Purpose Autoantibodies (AAB) targeting self-antigens can be found in two clinically and immunologically opposing diseases, autoimmune diseases and cancer. While in autoimmune diseases, the immune system is hyperactivated against self-antigens, many tumours suppress the anti-tumour immune response. The therapeutic cancer vaccines PSA-Tricom (Prostvac) is designed to generate an antigen-specific tumour response in metastatic castration-resistant prostate cancer (mCRPC), which is in phase 3 testing. To further augment the immune response, combination therapies of Prostvac with ipilimumab are currently tested in clinical studies. Ipilimumab is an antibody that blocks the immune checkpoint molecule cytotoxic T-lymphocyte-associated antigen 4 (CTLA-4). However, treatment with ipilimumab is associated with immune-related adverse events (irAEs).1 Since there are no biomarkers for predicting irAEs, we investigated AAB profiles as biomarkers associated with irAE in mCRPC patients treated with prostvac and ipilumumab combination therapy.
Methods Serum samples from 24 mCRPC patients treated with prostvac and ipiliumab therapy were tested for the presence of serum autoantibodies against 842 preselected antigens. Candidate antigens comprise immune-related and cancer signalling pathway proteins, autoimmune disease antigens, and tumor-associated antigens (TAA). Samples were collected prior to treatment (T0 samples), at 3 and 6 month. IrAEs included rash, elevated aminotransferases, neutropenia, diarrhoea, colitis and endocrine irAEs. Overall survival was also captured and correlated with AABs. Autoantibody levels were measured by Luminex FlexMap3D bead based multiplex protein arrays2 and data were analysed by significance analysis of microarrays (SAM), Partial least squares regression (PLS) and Pearson’s correlation.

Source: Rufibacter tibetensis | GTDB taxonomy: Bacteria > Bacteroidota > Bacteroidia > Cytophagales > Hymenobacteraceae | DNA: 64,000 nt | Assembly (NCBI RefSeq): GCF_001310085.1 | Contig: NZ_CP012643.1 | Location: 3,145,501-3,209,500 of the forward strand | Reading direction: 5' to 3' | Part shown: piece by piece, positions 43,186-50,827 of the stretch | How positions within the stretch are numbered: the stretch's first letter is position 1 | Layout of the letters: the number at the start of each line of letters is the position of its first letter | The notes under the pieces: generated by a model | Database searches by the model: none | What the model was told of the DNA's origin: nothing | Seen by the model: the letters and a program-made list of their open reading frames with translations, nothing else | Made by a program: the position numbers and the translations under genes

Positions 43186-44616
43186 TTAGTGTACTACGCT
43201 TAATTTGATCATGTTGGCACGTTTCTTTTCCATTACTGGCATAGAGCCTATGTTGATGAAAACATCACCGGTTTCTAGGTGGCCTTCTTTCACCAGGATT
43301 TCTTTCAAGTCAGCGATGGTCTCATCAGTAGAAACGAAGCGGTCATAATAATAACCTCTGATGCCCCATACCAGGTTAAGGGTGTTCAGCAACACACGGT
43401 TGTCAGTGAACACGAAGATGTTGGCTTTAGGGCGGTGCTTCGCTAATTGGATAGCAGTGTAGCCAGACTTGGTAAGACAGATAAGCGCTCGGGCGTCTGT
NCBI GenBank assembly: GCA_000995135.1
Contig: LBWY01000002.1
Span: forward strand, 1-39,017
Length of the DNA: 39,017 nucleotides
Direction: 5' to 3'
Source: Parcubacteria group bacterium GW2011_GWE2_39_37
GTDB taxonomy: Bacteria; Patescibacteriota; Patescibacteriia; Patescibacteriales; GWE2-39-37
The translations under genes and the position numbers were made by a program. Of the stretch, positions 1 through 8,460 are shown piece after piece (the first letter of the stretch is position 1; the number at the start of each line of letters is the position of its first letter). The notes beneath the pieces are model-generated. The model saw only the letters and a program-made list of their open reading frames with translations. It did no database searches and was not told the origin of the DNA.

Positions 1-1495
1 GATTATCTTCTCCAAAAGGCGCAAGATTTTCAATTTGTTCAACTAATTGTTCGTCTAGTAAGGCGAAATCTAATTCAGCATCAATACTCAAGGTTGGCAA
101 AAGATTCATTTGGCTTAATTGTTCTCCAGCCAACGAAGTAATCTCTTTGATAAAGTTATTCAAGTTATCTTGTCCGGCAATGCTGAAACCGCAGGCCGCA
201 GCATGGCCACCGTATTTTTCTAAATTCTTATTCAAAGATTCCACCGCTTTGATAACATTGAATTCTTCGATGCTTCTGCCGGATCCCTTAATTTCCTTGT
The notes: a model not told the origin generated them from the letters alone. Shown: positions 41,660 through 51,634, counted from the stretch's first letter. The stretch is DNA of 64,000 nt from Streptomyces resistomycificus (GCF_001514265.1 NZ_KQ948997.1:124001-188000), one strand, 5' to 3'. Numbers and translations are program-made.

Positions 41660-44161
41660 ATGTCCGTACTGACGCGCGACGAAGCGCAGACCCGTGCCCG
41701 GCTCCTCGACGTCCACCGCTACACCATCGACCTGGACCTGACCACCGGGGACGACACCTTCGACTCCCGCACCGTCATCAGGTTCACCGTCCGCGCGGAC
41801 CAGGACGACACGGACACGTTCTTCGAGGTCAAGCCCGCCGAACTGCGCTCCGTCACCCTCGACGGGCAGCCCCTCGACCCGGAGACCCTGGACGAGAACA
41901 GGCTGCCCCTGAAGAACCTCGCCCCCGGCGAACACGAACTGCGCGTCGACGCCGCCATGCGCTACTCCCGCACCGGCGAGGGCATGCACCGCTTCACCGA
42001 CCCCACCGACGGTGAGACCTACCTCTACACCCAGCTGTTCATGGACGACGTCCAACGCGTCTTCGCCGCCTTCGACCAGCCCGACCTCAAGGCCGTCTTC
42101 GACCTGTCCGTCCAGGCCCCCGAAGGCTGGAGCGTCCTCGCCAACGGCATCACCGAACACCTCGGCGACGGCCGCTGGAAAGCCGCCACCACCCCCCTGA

Results In total, 87 AABs were found that were significantly different in patients with irAEs and those without irAEs (SAM |d|>2.5; Pearson’s correlation |3|>0.35). PLS analysis revealed that AABs associated with irAEs were also associated with overall survival. Gene ontology analysis of pathways, molecular function and cellular localization revealed that AABs predicting irAEs target cancer, cell cycle, cell adhesion and apoptotic pathways. We also found elevated levels of AABs in patients who do not experience irAEs. Interestingly, these 40 AABs target proteins that are involved in inflammatory, adaptive and cellular immune response pathways or are autoimmune disease antigens.
Conclusions AABs that target antigens involved in cancer signalling pathways are associated with irAEs following prostvac plus checkpoint inhibitor combination therapy. In contrast, AABs targeting immune response pathways were found in patients who do not develop iRAEs and may counteract the action of inflammatory molecules. Similarly, anti-cytokine AABs have been found in autoimmune diseases, were they appear to counteract the pathological effects of cytokines.3 Further studies in larger sample sets are needed to confirm these findings.
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